2.1. Production of metal matrix composite:
Air atomized aluminum powder having an average particle of 400 mesh and SiC particulates with an average size of 400mesh are mixed corresponding to Al–5% SiCp, Al–10% SiCp, Al–15%SiCp and Al–20% SiCp were blended on a pot mill (diameter 40 mm, height 35 mm), at a constant speed of 1500 rpm for 1h to obtain a homogeneous powder blend.. Blending is one of the crucial processes in P/M where the metallic powders have mixed with the ceramic reinforced particles and the binder (Zinc Stearate). Several parameters such as particle size, blending speed and duration should be taken into consideration to ensure the SiCp particles distributing homogeneously in the matrix powders. The powder blending parameters are listed in Table 1. A mixture of the particles) has poured into a cylindrical die with 110 mm. high 25 mm. inner diameter and 75 mm outer diameter.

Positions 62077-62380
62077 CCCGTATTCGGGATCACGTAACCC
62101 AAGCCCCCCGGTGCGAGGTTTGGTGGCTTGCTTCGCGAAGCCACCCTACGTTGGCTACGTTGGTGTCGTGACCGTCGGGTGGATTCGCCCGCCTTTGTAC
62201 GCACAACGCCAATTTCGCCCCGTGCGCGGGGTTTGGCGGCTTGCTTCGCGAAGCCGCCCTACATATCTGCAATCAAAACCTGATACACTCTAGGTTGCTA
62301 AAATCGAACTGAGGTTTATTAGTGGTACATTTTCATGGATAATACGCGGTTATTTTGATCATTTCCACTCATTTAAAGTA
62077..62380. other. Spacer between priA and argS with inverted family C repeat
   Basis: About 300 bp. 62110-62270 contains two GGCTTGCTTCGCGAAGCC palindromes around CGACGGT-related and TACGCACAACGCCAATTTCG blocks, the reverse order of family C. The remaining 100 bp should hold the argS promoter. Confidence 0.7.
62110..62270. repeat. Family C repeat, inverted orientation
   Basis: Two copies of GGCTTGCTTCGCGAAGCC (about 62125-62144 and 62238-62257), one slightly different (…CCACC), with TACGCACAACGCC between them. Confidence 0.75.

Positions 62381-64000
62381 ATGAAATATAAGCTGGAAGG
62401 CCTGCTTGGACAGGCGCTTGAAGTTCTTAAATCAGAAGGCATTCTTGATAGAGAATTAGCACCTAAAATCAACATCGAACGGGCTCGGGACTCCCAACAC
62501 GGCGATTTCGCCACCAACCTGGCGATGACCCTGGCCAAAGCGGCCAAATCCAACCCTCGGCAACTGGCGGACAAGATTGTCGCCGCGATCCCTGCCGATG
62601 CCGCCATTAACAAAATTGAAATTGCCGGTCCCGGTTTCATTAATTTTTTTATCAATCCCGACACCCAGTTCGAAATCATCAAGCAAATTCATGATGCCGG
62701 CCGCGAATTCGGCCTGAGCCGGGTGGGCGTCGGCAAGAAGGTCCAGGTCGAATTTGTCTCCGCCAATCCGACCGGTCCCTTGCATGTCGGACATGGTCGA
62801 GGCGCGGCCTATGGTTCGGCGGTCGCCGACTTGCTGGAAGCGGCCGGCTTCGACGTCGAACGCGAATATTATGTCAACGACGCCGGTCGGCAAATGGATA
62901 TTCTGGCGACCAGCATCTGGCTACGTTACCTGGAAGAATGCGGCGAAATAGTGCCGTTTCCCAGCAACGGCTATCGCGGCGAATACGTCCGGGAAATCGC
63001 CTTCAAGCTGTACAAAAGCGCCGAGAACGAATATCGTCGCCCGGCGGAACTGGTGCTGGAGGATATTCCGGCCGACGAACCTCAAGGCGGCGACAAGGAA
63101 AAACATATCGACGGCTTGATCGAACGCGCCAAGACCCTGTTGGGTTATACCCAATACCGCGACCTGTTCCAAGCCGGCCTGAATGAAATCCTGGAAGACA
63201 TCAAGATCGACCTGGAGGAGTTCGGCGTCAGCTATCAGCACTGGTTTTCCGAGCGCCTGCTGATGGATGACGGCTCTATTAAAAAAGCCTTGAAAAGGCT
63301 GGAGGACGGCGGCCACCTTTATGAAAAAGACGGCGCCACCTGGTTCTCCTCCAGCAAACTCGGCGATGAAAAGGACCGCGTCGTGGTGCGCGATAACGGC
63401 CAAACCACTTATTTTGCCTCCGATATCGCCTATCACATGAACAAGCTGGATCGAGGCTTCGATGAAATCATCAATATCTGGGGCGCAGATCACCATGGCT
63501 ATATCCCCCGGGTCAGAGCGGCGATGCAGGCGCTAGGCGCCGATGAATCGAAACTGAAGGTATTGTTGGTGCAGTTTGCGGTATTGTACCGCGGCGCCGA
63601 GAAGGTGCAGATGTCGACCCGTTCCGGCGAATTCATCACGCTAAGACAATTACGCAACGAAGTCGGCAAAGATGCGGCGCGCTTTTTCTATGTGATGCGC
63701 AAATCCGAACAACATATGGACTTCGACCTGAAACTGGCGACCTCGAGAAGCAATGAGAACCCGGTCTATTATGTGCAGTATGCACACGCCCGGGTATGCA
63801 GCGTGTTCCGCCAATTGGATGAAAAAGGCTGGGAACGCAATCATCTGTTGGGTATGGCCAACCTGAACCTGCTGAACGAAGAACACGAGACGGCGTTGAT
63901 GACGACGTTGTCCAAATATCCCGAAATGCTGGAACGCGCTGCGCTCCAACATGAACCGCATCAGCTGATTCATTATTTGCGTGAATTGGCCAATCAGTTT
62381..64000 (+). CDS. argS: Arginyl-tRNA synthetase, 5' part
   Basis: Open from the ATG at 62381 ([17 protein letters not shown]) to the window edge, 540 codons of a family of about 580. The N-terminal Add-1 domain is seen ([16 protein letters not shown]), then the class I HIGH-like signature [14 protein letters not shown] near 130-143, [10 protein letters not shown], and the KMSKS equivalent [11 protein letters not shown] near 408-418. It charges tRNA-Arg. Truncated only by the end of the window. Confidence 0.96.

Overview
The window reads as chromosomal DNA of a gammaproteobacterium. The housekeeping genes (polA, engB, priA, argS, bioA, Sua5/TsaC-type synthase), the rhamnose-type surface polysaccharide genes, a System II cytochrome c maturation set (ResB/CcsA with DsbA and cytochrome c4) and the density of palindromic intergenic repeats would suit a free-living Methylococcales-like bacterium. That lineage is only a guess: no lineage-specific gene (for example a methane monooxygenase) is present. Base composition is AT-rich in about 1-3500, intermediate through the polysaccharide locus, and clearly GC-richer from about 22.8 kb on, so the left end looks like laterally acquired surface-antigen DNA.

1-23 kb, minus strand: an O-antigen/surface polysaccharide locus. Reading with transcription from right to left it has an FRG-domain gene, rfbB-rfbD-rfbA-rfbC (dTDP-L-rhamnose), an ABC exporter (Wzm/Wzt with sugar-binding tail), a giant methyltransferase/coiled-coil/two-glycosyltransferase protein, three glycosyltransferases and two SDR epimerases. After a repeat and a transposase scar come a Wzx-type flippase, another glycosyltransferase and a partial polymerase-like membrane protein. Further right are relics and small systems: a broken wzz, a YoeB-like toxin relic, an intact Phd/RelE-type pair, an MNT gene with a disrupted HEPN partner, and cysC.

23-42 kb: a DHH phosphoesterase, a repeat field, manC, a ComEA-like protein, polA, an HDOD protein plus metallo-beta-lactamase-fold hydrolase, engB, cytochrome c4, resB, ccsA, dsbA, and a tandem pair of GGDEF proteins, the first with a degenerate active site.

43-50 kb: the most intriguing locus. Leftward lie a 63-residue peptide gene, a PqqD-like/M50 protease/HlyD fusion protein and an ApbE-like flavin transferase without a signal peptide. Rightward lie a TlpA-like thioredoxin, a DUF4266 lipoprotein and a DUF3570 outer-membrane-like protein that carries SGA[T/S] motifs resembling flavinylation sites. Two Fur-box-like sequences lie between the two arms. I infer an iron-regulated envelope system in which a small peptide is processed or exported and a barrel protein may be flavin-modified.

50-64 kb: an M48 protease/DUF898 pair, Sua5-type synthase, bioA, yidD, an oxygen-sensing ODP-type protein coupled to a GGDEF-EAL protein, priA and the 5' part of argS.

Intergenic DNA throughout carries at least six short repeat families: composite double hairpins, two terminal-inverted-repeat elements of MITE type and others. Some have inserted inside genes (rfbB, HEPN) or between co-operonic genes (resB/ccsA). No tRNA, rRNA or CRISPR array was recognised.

After pouring, the Green compacts of the powder blend were prepared on a hydraulic press (Manual Type, Capacity 8.0 KN. Ram stroke 300 mm.).The compacting pressure applied was2.1 KN, which has maintained for 5min to obtain green compacts for all composition of SiCp composites. The various steps involved in this experiment for manufacturing of P/M components has shown in Fig.1.The green compacts are then subsequently baked at
300˚C and followed by sintering in a induction type floor stand tube vacuum furnace . Fig.2,3,4 and 5 show the metallic die-and punch ,green compact , induction type floor stand vacuum furnace and sintered compact accordingly. To avoid the oxidation of Al alloy powders at high temperature and to abbreviate the preparation procedures, the degassing and sintering procedures of the green compacts were incorporated together. The stepped heating procedures of the degassing and sintering have introduced into the experiment. The sintering parameters have given in the Table2.